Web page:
But since year 2000, some small ISP have lanched FTTH in Paris 15th district (Citéfibre http://www.citefibre.com/ [citefibre.com] 59/month for 30Mb/s symetrical, unlimited call to any france landline , digital TV) or other cities (like Pau see http://eco.agglo-pau.fr/Initiatives/PBC/presentati on/presentation1.htm [agglo-pau.fr]) or even FTTB (on Paris area, see Erenis http://www.erenis.fr/ [erenis.fr] )...

Obviously some would says that Japan, Korea or Taiwan are still leading on FTTH ;-) Right, ...

But this september, Free (Iliad Group registered on Euronext as ILD) the #2 on broadband market (#1 is FranceTelecom/Orange) has announed they will migrate their DSL customer to FTTH offer. Same price (29.99) for 100Mb/s symetrical bandwidth on a point to point full fiber infrastructure, services anticipated are : multi-tv-set full HD service (full HD sports show Rolland Garros or Tour de France will be hits next year !) and WiFi based mobile VoIP (your modem will become a public hotspot for any other subscriber roaming) ...

This means a 1G$ (1 billion euro) of investment on 6 years (mostly using cashmoney they got). The migration of DSL customer will start begin of next year by Paris and some other big surrounding cities and will then follow on any other disctrict where Free got more thant 15% of the DSL market.

For more details, please see :
http://www.journaldunet.com/0609/060911-free.shtml [journaldunet.com]
(In French, so babelfish can be your friend)

Hmph... (0)

Anonymous Coward | more than 7 years ago | (#16228741)

We have been paying for these undelivered promises for years. By now we should have 86 million homes wired with FTTH at 100 Mbits/sec.


Even in the event that we get it, the modern atmosphere is so rife with corporate control that we won't be allowed to *use* it. I have FiOS at my house, I'm paying for 5 static IPs (which they refer to as a "business account"), and even with that set up you're not allowed to run any kind of server at all according to their ToS.

Even if we've got all this bandwidth, what's the fucking point if we're not allowed to use it as we wish?

Public privatization (3, Interesting)

Rinisari (521266) | more than 7 years ago | (#16228757)

Dear lazyweb,

What say you to publically owned, but privately serviced network infrastructure? For example, a city, town, or borough pays to have its own network system (cable, dsl, ftth, whatever) installed, and then has an outside company (Adelphia, Comcast, Verizon, etc.) provide the bandwidth and support. The city retains control of the lines, so in the event the denizens of the city are unhappy with the provider company, they could vote to terminate (or simply not renew) the contract with the company and seek other bids for service.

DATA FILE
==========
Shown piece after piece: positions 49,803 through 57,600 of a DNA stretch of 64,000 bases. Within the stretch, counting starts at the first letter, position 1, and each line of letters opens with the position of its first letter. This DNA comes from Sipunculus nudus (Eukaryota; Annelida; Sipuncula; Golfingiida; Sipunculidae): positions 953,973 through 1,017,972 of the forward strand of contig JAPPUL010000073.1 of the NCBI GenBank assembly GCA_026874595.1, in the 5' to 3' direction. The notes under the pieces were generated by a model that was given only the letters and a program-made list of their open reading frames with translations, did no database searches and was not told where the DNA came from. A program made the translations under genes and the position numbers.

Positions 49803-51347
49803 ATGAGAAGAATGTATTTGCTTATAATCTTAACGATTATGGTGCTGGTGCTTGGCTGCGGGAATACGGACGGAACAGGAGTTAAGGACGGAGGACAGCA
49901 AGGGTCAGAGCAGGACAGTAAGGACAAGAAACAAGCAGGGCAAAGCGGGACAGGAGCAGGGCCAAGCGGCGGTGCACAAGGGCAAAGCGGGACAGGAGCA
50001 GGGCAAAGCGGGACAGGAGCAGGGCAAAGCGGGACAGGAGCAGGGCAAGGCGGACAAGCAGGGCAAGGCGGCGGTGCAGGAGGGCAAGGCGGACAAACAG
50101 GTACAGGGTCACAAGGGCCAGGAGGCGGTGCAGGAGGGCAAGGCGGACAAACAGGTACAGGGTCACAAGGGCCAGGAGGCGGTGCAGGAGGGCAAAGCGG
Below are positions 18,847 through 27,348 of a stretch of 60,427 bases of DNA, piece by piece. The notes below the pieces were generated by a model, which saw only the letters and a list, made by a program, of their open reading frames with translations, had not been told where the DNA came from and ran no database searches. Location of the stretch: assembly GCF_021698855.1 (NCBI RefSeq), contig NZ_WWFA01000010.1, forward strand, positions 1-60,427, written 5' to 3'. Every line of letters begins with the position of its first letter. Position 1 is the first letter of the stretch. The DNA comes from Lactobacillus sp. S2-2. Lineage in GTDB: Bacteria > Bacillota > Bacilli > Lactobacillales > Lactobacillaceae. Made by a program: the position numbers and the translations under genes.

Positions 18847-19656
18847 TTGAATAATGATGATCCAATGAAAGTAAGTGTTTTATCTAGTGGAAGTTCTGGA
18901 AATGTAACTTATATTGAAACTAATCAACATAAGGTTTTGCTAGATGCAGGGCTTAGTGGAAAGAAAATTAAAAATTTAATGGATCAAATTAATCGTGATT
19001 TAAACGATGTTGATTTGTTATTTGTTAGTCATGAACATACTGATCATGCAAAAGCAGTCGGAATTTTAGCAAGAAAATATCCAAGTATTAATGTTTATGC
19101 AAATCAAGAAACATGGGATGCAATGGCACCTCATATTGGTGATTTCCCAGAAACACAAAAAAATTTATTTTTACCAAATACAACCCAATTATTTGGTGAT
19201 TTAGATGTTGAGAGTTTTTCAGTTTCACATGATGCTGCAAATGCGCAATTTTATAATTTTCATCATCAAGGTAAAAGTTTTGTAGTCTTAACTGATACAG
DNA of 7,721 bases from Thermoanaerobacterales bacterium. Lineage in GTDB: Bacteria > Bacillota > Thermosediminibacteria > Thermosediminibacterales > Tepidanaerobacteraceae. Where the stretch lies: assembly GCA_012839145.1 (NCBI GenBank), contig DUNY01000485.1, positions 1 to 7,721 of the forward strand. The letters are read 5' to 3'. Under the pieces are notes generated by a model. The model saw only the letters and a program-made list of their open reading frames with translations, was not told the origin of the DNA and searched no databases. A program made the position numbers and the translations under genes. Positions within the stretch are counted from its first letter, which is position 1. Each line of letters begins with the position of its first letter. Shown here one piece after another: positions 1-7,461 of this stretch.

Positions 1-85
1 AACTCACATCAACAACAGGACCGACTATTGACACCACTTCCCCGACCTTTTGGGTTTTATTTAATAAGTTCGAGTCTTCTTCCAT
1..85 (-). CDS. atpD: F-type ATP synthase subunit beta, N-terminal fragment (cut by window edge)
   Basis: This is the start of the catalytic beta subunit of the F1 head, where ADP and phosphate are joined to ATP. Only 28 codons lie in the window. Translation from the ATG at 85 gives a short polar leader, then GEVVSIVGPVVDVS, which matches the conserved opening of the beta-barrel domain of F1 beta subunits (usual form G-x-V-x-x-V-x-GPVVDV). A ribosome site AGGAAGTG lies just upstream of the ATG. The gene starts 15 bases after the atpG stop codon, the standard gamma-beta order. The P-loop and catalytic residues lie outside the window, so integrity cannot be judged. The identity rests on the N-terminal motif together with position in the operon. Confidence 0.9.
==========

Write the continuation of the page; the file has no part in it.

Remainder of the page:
Re:Public privatization (1)

popsicle67 (929681) | more than 7 years ago | (#16229783)

This is easy to answer. Nobody has to bid to provide service.That is why your plan will fail. If you alter some ccompany's franchise agreement to stipulate servicing the municipal lines as a condition for allowing access to the locallity then you might get what your advocating, but most likely you will get a half finished project that will be another failed local government project. I just do nt ge where people think that any communications company will do the right thing for any reason other than the certain prospect of losing their incorporation and being sold piecemeal at a surplus auction.

bad writeup! FTTH = fiber to the home (3, Informative)

bodrell (665409) | more than 7 years ago | (#16228767)

Come on! Define FTTH before you use it twice in a writeup. It's bad enough trying to decipher ridiculous acronyms in the comments, but in the stories themselves? Bah.

Although I may have been successful in my deciphering, I believe FTTH is not a common acronym that most people (even on /.) have heard about. And no, I shouldn't have to chase a wikipedia link to figure it out. At least the submitter didn't use the much worse acronym FTTP, fiber to the premises (which I would have thought a misspelling of FTP).

Re:bad writeup! FTTH = fiber to the home (1)

saboola (655522) | more than 7 years ago | (#16229381)

I googled FTTH:

Fiber to the Home Council Join the FTTH Council in Las Vegas for what promises to be the ... mark is provided to service providers who meet the FTTH Council's requirements for ... www.ftthcouncil.org/ - 26k - Cached - Similar pages

It took all of three seconds to do, and less then I imagine five calories burned. Get over it.

Re:bad writeup! FTTH = fiber to the home (1)

bodrell (665409) | more than 7 years ago | (#16230075)

I googled FTTH:

Why would you do that when you could have clicked on the Wikipedia link? The point was that a headline is supposed to be self-explanatory. It's supposed to tell me what the story is about, so I can decide if I want more info. When I have to do background research to figure out what the hell the headline / summary means, it's a bad summary. And just because fiber optic interest groups use the acronym doesn't mean it's commonly known. Even AJAX [slashdot.org] got an explanation in early /. stories, back before it was ubiquitous. Fiber-to-the-home shouldn't be an exception to that general stylistic rule.

Re:bad writeup! FTTH = fiber to the home (0)

Anonymous Coward | more than 7 years ago | (#16229627)

FTTP is the official acronym used by Verizon. Your opinions on it aside, they do get to determine what to call their own technology.